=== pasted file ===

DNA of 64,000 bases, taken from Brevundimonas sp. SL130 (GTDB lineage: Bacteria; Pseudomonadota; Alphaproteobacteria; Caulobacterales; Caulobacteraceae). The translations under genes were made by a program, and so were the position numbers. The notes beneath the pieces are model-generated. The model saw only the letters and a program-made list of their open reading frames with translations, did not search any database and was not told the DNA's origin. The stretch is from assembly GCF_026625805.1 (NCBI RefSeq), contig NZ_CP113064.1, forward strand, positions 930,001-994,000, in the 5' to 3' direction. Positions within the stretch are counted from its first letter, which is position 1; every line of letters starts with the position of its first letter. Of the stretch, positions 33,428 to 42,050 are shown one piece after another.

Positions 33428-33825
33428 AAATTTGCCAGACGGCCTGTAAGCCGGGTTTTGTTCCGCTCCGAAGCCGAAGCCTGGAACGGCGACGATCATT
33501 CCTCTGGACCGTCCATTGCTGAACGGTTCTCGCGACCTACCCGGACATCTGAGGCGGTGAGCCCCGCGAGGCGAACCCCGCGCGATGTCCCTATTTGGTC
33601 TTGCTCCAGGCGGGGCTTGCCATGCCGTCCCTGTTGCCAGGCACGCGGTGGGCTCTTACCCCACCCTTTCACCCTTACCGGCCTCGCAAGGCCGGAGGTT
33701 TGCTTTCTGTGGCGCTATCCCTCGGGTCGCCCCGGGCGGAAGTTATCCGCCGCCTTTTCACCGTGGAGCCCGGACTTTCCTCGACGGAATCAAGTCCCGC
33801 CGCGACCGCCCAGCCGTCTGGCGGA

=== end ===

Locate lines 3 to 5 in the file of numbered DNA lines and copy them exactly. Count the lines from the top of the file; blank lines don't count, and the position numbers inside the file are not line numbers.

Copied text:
33428 AAATTTGCCAGACGGCCTGTAAGCCGGGTTTTGTTCCGCTCCGAAGCCGAAGCCTGGAACGGCGACGATCATT
33501 CCTCTGGACCGTCCATTGCTGAACGGTTCTCGCGACCTACCCGGACATCTGAGGCGGTGAGCCCCGCGAGGCGAACCCCGCGCGATGTCCCTATTTGGTC
33601 TTGCTCCAGGCGGGGCTTGCCATGCCGTCCCTGTTGCCAGGCACGCGGTGGGCTCTTACCCCACCCTTTCACCCTTACCGGCCTCGCAAGGCCGGAGGTT